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J Korean Cancer Assoc > Volume 31(2); 1999 > Article
Journal of the Korean Cancer Association 1999;31(2): 219-229.
Chromosomal Alterations in Gastric Cancer Cell Lines Detected by Comparative Genomic Hybridization
Mahn Joon Ha, Sang Jin Park, Hyun Woong Kang, Hyon Ju Kim, Hugh Chul Kim
1Laboratory of Medical Genetics, Institute for Medical Sciences, Korea.
2Department of Hematology-Oncology, Ajou University School of Medicine, Suwon, Korea.
There are only a few cytogenetic studies in gastric cancer and so far no consistent specific chromosomal abnormalities have been described. In this study, we have used comparative genomic hybridization (CGH), a powerful molecular cytogenetic technique for detecting changes of the copy number throughout the genome, to screen for genetic alterations in gastric cancer cell lines. The CGH results were compared with those derived from G-banding and chromosome painting.
Conventional cytogenetic analysis was performed on five human gastric cancer cell lines, AGS, SNU-1, SNU-16, SNU-620, and SNU-719, by a G-banding staining technique. In CGH, equal amounts of differently labeled DNA from the cell lines and normal reference DNA were hybridized simultaneously to normal metaphase chromosomes. They were visualized by different fluorochromes, and the signal intensities were quantitated separately as gray levels along the single chromosomes. The over- and under- represented DNA segments were determined by computation of ratio images and average ratio profiles. To confirm the CGH results, fluorescence in situ hybridization (FISH) with chromosome specific painting was performed using indirectly labeled chromosome specific paints.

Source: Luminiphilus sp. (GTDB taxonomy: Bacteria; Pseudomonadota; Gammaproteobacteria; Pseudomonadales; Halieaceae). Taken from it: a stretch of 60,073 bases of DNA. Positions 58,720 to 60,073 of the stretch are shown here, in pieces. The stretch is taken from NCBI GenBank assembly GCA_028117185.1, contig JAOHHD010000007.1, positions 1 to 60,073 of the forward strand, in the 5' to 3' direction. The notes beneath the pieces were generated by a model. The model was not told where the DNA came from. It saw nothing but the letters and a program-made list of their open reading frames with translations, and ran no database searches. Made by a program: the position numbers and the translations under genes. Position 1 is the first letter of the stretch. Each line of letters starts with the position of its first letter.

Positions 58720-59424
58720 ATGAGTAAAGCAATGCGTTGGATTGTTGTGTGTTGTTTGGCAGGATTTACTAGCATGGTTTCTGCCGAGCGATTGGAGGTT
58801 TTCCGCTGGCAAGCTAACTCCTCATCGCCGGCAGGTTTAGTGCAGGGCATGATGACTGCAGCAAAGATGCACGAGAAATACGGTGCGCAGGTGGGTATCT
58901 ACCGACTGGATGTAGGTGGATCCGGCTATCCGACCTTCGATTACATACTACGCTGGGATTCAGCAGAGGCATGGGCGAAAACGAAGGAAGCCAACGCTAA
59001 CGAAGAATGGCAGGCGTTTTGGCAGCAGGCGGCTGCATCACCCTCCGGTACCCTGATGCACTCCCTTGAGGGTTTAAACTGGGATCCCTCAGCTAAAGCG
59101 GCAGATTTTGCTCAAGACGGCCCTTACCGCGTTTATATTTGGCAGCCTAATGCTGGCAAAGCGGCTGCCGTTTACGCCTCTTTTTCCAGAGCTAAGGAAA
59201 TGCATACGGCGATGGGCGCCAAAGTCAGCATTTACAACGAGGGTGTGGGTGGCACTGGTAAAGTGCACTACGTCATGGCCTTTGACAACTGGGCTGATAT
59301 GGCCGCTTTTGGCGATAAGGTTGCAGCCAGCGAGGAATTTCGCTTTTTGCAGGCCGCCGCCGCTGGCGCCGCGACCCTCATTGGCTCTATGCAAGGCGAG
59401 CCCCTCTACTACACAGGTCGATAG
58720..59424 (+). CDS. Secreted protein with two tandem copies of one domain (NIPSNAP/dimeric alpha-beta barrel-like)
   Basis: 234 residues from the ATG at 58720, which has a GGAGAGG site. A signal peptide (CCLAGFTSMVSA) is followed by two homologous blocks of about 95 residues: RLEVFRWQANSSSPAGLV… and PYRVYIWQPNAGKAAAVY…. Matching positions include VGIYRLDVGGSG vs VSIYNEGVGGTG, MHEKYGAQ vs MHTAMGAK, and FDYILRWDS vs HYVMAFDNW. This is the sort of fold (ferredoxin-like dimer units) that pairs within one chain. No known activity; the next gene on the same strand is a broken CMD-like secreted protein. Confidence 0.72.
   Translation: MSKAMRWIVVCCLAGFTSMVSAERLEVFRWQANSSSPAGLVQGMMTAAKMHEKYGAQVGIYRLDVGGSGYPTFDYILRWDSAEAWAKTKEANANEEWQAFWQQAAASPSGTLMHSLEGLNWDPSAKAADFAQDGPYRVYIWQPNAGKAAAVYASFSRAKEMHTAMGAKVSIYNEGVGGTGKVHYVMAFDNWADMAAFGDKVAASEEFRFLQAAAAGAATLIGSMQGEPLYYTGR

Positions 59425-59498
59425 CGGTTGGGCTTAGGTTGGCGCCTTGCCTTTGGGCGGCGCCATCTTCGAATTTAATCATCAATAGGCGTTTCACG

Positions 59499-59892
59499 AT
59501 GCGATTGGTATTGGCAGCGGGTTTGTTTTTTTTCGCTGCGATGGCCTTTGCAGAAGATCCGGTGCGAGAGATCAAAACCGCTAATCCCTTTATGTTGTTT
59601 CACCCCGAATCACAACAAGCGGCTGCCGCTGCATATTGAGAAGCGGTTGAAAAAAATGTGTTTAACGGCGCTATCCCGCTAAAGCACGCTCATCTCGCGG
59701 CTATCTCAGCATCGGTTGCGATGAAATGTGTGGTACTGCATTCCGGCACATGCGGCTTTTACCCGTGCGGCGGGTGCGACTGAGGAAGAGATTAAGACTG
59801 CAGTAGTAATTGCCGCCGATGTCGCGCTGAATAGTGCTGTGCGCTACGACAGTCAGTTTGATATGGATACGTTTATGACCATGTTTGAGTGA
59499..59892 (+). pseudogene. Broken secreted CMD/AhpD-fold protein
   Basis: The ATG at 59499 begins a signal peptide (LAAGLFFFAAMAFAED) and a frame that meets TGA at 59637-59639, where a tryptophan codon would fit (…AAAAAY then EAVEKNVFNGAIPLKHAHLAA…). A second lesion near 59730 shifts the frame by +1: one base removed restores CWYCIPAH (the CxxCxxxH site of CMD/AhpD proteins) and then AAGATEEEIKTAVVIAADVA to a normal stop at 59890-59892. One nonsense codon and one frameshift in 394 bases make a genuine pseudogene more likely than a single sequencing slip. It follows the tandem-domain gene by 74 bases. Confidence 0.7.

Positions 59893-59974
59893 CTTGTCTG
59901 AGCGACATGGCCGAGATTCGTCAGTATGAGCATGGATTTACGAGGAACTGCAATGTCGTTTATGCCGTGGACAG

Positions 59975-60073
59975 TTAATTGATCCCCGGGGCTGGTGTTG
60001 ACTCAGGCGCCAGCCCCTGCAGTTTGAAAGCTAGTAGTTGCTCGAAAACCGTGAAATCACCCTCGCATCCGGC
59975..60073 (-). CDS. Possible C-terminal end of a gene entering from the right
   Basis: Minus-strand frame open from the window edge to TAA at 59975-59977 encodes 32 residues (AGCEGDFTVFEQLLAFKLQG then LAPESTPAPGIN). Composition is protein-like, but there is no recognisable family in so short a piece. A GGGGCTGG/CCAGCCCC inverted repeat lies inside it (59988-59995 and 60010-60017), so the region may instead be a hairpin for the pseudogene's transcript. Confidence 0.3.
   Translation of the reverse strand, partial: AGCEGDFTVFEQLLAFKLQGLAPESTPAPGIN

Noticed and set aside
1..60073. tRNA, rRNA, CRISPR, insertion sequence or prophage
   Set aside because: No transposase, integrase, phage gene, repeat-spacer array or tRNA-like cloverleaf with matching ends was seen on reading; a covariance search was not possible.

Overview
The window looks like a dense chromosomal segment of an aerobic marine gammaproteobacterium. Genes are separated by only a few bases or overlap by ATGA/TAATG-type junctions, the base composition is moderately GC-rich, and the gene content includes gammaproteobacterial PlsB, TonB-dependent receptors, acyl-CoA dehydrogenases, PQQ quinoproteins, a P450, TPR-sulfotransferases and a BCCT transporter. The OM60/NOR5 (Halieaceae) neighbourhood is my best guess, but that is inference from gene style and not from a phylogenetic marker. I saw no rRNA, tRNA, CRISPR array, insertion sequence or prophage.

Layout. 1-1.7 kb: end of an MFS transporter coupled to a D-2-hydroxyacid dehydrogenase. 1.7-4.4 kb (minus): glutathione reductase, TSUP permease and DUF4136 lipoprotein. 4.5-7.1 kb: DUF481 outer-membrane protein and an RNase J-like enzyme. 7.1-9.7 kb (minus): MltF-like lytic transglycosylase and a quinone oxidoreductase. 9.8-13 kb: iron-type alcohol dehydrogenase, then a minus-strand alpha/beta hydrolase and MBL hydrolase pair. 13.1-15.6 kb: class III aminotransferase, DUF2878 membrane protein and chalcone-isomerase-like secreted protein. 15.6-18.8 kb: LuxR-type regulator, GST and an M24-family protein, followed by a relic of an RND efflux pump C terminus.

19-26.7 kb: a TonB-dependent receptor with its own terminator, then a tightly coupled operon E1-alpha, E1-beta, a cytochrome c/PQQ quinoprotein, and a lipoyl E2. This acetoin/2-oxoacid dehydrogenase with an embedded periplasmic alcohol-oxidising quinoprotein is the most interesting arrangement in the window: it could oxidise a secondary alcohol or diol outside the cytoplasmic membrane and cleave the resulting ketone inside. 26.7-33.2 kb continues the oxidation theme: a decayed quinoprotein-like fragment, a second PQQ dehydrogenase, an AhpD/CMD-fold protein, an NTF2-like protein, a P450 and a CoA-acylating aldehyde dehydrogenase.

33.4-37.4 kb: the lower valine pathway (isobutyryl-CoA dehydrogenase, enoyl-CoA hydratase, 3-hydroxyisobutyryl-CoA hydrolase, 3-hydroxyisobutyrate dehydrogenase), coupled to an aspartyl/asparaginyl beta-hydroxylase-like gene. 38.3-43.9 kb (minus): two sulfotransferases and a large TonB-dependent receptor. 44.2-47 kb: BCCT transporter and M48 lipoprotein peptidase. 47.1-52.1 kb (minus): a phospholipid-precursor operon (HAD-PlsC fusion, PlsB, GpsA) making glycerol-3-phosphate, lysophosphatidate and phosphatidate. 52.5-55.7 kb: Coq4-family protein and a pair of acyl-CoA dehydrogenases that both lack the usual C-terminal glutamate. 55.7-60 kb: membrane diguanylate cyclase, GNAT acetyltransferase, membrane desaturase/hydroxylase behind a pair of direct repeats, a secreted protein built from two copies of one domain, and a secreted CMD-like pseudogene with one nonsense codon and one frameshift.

Complex unbalanced chromosomal aberrations that could not be identified reliably by conventional cytogenetics in gastric cancer cell lines were successfully resolved by CGH analysis. CGH results were validated by using FISH with chromosome specific probes. In gastric cancer cell lines, gains of DNA copy number were more common than losses. Gains were detected on 1p, 1q, 2p, 3q, 6p, 7q, 10q, 11p, and 19q, and losses were observed on 4p, 4q, 5q, 12p, 12q, and 18q. Interestingly, all the five gastric cancer cell lines tested showed gain of DNA copy number on the chromosome 20, suggesting an existence of oncogene.
Conventional cytogenetics, CGH, and FISH using painting probes represent complementary approaches that, when employed in combination, could greatly facilitate the comprehensive analysis of chromosomal imbalances in gastric cancer cell lines. Our results suggest the existence of an oncogene or oncogenes on chromosome 20 that play a role in the development and/or the progression of gastric carcinogenesis.
Key words: Genetic alterations;Comparative genomic hybridization;Gastric cancer cell lines;Chromosome 20
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